Home : Course Map : Chapter 13 :
IP Diagrams/ TCP-UDP / Application Layer
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Chapter 13

Network Overview
Internet Basics
IP - Datagrams
  Application Layer
Java Networking
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The IP layer communicates using packets called datagrams. Datagrams contain headers of 20-60 bytes and data payloads of up to 65K bytes.

Datagrams contain the basic IP source and destination addresses, where the IP (Internet Protocol) address consists of four bytes as in The left most byte is the highest order addressing and so could represent a region or country. The lower order bytes narrow the address down until the final byte indicates, for example, a particular computer on a LAN (Local Area Network).

There are a number of special addresses. For example, any address beginning with 127 such as will translate as a loop back address. This means that any packets sent with this destination address will automatically return to the source computer.

Users typically deal with text addresses called hostnames that are easier to remember than the numerical addresses. For example, java.sun.com is a hostname. Special nodes on the Internet called Domain Name Servers (DNS) translate hostnames into the corresponding numerical IP addresses. A hostname is composed of a top level domain such as com, se, or edu. These domains are then divided into second level subdomains such as sun.com , kth.se, or ucr.edu. The systems at these locations can divide a domain further such as java.sun.com, gluon.particle.kth.se, or physics.ucr.edu.


Transmission Control Protocol (TCP) and the User Datagram Protocol (UDP) are two separate Internet protocols within the Transport Layer.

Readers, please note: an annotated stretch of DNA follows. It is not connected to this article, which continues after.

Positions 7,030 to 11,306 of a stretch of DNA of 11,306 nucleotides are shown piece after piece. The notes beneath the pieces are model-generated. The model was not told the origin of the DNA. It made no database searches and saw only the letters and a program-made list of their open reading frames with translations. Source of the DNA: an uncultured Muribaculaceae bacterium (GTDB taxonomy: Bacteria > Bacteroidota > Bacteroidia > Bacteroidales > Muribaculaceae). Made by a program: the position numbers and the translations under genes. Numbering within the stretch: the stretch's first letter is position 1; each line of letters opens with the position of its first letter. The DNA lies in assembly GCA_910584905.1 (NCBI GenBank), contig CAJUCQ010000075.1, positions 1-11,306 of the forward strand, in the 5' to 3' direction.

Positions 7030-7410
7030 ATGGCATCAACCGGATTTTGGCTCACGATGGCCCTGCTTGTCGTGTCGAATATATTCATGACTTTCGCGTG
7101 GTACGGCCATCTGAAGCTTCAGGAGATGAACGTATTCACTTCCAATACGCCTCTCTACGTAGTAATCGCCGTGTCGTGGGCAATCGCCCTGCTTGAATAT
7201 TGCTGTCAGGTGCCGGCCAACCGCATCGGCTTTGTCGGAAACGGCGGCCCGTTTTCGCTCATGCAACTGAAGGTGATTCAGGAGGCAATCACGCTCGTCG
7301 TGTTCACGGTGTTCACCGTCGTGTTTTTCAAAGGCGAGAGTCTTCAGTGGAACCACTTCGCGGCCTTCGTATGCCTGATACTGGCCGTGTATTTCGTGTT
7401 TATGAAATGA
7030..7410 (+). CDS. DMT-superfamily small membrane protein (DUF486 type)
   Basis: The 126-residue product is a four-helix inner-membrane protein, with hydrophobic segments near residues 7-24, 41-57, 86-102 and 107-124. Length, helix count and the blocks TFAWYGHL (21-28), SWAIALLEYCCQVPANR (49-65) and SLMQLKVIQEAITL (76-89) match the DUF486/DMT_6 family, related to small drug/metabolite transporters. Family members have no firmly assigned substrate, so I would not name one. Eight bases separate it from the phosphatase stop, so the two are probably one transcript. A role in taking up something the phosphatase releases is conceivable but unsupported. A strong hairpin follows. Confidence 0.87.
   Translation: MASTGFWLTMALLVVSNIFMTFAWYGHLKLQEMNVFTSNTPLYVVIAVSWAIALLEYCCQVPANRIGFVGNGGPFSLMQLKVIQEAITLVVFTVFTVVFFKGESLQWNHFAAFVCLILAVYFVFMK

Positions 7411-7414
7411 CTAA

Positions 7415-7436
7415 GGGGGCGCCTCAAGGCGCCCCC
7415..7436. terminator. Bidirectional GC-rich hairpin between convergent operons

Datagrams from the same message can travel completely different paths as the routers dynamically choose paths for the same destination address so as to avoid loading down any one link. Thus datagrams may become lost or arrive out of order from how they were sent.

The Transport Layer attempts to smooth over the problems of the IP layer. The Transport Layer can place packets into the proper order and request retransmission of missing packets (that is, packets not arriving within a given time).

TCP guarantees bytes in correct order. UDP does not guarantee correct order but has lower overhead than TCP.

For some applications, such as audio and video transmission, the loss of a few bytes is not noticeable and so the UDP serves very well since it is faster than TCP.

Application Layer

The Application Layer involves all the user related programs like web browsers and ftp. The application layer programs use various protocols:

  • HTTP    -  Hyper Text Transfer Protocol
  • FTP     -  File Transfer Protocol
  • Telnet  -  the telnet protocol provides for console sessions.
  • SMTP        - Simple Mail Transport Protocol - email.

These protocols require TCP since data can not be randomly dropped from source files and web pages. Other application layer programs like ping, which sends test packets to a given IP address, can use the simpler UDP. Most Java network programs only deal with this application layer.

References & Web Resources

Latest update: Dec. 8, 2004

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